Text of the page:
In the morning, just after I’d been served breakfast, my surgeon appeared. This time looking like a very smart doctor, not a surgeon. He told me that everything had gone very well, and despite taking slightly longer than expected, the operation had gone perfectly to plan. Then he handed me a small plastic pot. This pot contained a pale transparent liquid, and in it was white lumps of hard and soft tissue. This was what he had removed from my spine only last night! Mildly disgusting but completely fascinating. He also gave me a DVD video of the procedure. Which I had asked for previously when I found out that the keyhole procedure was done using a remote camera.

Then, after I had played with my ruptured disc in the plastic pot, he asked me to stand up. Now, for three months I had not been able to walk without pain, and for the last two I hadn’t been able to stand up straight. For the last two weeks I had been completely unable to walk without people helping/carrying me. So to ask me to stand up only hours after surgery seemed a bit much. But I shuffled out of bed and a nurse helped me to my feet. Aside from the slight tightness and soreness from the incision, I felt no pain. None. Not even an ache. My left leg was slightly numb, but my surgeon explained that this was normal. My sciatic nerve was simply readjusting to not being crushed. All of the pain had gone. I no longer had to drag myself off the bed, onto the floor and to the toilet. I could walk! No more sleepless nights. No more painkillers and morphine drips. No more blacking out through pain and exhaustion. I felt completely normal.

I opted to stay in hospital that night, just to make sure everything was as it should be. I thought that surgery on my spine deserves that extra bit of caution. After all… it is my spine!

The following morning we headed back to Chiang Mai, again on the sleeper train. I slept like a baby. I enjoyed a week of bed rest mixed with regular exercise, light walks, mostly between 5-10 minutes. After a week I was feeling great. Fairly week, but that’s to be expected after being stuck in bed for months prior to my operation. We headed back to Bangkok for a checkup, my surgeon was very happy with my progress. And signed me off as able to continue normal activities from March. In the meantime I should continue with light duties. Which meant not sitting on the floor, at all. Not sitting on chairs for longer than twenty minutes at a time and not lifting more than five kilograms.

I had my surgery on the 25th January 2013. It’s been twenty days now and I am improving everyday. Most people wouldn’t even be able to notice that I am still in recovery. I am living a perfectly normal life. And I’m still on ‘light-duty’.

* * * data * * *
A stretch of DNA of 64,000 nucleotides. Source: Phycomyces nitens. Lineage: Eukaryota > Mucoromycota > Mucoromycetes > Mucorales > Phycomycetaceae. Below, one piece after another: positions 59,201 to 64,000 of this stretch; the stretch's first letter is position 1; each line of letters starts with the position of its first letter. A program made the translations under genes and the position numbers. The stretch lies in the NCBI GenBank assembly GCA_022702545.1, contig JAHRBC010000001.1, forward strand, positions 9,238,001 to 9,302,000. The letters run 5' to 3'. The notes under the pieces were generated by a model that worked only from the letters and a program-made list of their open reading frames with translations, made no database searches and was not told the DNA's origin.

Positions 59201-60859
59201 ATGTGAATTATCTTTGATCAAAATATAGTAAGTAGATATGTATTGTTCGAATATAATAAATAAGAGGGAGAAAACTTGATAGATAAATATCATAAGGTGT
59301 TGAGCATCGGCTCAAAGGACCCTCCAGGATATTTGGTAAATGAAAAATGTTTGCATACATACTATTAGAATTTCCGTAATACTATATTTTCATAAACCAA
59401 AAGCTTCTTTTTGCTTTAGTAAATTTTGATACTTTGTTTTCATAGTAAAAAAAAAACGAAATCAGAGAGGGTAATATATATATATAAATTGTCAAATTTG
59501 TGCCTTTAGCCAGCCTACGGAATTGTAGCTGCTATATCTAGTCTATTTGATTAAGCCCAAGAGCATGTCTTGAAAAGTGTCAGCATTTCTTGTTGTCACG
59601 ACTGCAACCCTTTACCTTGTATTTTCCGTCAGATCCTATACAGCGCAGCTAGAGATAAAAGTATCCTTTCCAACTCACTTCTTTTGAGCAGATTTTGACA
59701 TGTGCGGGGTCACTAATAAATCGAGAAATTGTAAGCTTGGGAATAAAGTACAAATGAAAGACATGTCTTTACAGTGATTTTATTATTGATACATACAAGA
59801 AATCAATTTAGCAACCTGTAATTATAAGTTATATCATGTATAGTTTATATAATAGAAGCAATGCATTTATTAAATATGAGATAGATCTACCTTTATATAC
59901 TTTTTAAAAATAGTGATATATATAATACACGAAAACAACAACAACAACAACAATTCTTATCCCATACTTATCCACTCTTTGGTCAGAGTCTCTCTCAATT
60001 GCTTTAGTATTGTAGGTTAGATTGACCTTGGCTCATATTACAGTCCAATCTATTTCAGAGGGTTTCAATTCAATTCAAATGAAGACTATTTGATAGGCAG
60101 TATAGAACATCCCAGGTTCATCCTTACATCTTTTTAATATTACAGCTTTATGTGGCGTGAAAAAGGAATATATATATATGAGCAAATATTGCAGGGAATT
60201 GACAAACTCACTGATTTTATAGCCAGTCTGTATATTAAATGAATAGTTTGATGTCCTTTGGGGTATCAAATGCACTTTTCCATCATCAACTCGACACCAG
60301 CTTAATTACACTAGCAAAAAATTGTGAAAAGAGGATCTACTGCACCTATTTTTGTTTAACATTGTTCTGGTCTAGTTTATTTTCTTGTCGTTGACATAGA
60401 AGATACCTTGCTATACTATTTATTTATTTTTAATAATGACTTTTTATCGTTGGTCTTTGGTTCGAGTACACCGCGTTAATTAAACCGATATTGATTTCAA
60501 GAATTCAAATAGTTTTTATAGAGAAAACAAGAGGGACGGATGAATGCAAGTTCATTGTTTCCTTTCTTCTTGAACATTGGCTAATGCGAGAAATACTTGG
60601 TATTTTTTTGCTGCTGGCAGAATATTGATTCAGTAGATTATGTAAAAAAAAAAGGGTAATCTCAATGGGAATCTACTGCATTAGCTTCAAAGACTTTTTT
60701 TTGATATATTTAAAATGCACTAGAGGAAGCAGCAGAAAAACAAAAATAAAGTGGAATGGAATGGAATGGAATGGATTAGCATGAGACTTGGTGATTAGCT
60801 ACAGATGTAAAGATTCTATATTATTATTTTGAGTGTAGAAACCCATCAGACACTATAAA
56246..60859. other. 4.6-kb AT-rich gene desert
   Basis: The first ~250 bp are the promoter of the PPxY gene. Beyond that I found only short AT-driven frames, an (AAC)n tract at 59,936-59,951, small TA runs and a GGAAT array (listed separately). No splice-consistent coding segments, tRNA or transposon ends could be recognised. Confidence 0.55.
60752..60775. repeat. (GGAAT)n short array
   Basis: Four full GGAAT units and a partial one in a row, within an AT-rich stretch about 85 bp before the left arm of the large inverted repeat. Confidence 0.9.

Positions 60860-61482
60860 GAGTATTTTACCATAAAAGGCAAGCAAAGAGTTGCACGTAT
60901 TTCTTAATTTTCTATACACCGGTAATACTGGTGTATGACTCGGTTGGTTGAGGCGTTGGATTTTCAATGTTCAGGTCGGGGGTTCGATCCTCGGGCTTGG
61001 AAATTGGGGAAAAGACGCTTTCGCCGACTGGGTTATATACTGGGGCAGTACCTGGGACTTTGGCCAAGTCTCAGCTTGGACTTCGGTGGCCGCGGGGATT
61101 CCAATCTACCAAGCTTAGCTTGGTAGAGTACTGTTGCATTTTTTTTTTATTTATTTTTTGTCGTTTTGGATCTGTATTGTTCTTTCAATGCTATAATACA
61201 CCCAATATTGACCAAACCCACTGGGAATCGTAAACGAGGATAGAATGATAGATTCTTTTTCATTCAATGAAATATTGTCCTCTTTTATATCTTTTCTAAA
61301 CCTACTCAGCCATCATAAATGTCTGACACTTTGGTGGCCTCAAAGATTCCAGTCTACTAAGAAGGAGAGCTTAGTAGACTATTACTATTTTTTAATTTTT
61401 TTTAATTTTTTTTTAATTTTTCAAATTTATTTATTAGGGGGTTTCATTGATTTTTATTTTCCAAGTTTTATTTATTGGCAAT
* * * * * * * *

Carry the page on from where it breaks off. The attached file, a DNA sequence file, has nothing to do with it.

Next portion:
Here is a picture of my scar. Taken today, 20 days after surgery. For people not familiar with Thai currency, that coin is the same size as a ten pence piece. For you Americans, the coin is about an inch in diameter.




So, this is my first update in what feels like years. The lack of writing has been caused to a number of factors. I’ll try to cover as many of them as I can, and can remember now. One of the main reasons for me to start writing this blog was to have a detailed journal of what I’ve done, the adventures I’ve had and the trouble I’ve caused. Hopefully this update will fill the gaps that are missing.

MacBook Pro

There’s only one logical place to start in this update, at the beginning. It happened a couple of days after my last update. My MacBook Pro laptop melted. I know that sounds like an exaggeration, but it’s not. I’ve had this MacBook since starting my last job in London. It was a company laptop, which was already four years old when I was given it. Whilst at the company it had been used for high demand editing, audio work, rendering and all sorts of other recording and mixing tasks. When I left the company, they gave me the laptop. By this point, in terms of video and audio work this laptop was very out of date and underpowered. This was highlighted by the battery failing shortly before I left. I don’t want to sound ungrateful, it was a great gift, but at that point the laptop was well past its prime.

Almost immediately after leaving the company, in March 2012 I packed my bags and headed back to, what at that point was my second home, the island of Koh Tao, Thailand. It was a few weeks before my wedding. At this point I hadn’t even started this blog. As you can imagine my mind was elsewhere. I had a whole new family to get to know. I had a paradise island to live on, and my friends around me.